Using PDFs as a way to share content is common but also one of the worst ways to do it.
As a marketer, you probably are most likely working with content in one form or the other. If not, you definitely should. I encourage every business to try using an inbound strategy, not only for their marketing efforts but for the whole business.
One of the things that B2B companies are doing within their content strategy is to offer gated content. But even though we know that content can be a lot of things like articles, videos, podcasts, or small chrome extensions even, most gated content comes in the form of one thing only: Whitepapers!
Now don't get me wrong. Having a stellar (and I mean stellar) whitepaper behind a form can go along way. But one major problem these days is that they are all in these stupid PDF formats. Why aren't marketers questioning this anymore? PDFs are not an ideal way to read stuff on the internet these days.
Ok, a PDF can be opened anywhere. No matter the software, device, or location. PDFs work I guess. But you know what else works everywhere. HTML and CSS or in simpler terms: A webpage.
Here some reasons why PDFs on the internet suck:
Ever opened up a PDF on your phone? Very likely, you did. We shouldn't be squinting our eyes. We shouldn't be pinching, zooming, and dragging our finger across the screen to follow along the sentence.
This should be obvious when we know that every page on our websites has to work on every screen. Why can't that be also true for the kind of content for which we are asking people for their information?
With webpages, you can do so much more. Maybe you want to embed a video, Slideshare, or podcast episode. Or you have an animation to make a subject easier to understand. You could also use a Typeform or similar that lets people see how big of a problem they have for what you are describing. Try doing that in a static file format like a PDF.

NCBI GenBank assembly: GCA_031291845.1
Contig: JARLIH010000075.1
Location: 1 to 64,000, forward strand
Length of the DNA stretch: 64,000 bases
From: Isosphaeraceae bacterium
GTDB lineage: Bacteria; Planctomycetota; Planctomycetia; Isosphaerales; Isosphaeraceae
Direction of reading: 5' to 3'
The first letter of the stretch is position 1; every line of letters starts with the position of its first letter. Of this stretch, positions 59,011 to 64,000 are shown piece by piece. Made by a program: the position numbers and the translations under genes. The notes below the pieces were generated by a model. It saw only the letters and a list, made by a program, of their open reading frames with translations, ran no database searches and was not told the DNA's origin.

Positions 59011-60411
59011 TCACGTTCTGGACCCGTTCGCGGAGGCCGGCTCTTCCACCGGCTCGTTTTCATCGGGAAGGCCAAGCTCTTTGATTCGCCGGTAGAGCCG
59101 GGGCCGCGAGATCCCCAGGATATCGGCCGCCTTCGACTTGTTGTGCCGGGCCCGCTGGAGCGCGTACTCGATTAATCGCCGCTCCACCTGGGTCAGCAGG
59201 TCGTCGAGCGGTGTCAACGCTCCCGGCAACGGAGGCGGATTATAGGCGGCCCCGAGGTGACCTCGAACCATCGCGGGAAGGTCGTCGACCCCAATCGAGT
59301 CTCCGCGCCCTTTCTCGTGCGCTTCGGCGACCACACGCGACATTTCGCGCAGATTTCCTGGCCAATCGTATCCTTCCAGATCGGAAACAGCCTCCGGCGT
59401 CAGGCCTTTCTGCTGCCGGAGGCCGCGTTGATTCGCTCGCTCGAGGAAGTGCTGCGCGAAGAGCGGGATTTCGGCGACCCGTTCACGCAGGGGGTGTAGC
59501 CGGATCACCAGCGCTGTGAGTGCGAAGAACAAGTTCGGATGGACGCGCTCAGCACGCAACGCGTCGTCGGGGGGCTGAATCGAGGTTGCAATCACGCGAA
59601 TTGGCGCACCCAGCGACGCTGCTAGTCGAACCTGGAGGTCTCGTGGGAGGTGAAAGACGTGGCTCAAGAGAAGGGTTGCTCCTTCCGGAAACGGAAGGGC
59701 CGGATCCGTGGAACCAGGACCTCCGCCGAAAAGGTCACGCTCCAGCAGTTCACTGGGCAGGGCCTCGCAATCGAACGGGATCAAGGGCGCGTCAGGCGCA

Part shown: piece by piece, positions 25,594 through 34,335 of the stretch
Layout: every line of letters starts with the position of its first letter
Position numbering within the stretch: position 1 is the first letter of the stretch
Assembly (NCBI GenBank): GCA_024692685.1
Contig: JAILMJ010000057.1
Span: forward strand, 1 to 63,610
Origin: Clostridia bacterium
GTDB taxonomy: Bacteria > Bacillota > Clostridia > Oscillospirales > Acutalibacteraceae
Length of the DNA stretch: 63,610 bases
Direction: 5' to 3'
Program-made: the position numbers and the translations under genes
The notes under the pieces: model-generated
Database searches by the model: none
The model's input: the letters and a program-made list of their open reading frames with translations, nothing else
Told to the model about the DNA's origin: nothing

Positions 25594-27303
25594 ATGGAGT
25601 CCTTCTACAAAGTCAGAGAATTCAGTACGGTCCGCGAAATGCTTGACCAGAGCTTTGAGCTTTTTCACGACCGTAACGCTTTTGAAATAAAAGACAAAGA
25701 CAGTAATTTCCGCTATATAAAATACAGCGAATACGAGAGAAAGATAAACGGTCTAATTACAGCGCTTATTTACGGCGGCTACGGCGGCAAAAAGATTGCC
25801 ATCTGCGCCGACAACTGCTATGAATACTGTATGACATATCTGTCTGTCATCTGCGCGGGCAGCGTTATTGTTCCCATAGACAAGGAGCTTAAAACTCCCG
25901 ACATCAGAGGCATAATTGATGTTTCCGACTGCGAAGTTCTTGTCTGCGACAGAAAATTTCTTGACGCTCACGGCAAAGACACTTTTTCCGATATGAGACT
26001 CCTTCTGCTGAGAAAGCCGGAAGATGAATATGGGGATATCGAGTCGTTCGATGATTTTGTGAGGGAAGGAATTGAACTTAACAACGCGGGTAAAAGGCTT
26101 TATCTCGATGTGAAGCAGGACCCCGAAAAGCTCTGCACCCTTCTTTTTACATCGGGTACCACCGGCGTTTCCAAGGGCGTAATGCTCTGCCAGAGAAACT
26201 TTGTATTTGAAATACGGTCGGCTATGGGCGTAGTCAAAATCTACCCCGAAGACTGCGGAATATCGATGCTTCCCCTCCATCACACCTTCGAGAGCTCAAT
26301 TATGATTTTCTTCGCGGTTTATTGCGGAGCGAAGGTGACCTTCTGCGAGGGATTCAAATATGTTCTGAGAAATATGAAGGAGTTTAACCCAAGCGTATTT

PDFs are not included in any reports in Google Analytics, HubSpot, or any other web analytics software. You might be able to make some conclusions based on different metrics such as email clicks. But metrics like time on page, bounce rate, or scroll depth can help understand if your audience finds value in what you're writing.
Making changes to a webpage is easy, no matter what CMS you use. And we all know how things go when we try to grow our business fast. Mistakes are ok, and they will find their way in every piece of our work.
No work is ever finished after all. It just gets released.
The difference is, though, when you want to fix a spelling error, and you have to call up your designer who put the layout and final document together, it slows you down again.
She will change whatever needs to be changed, and you have to re-upload the whole file. Imagine how easy it would be just to hit publish in your CMS again.
We all know we want to provide a good user experience for our customers, visitors, and audience. That should be especially true if you ask people for their personal information. It's very precious to people. So we as marketers need to respect it.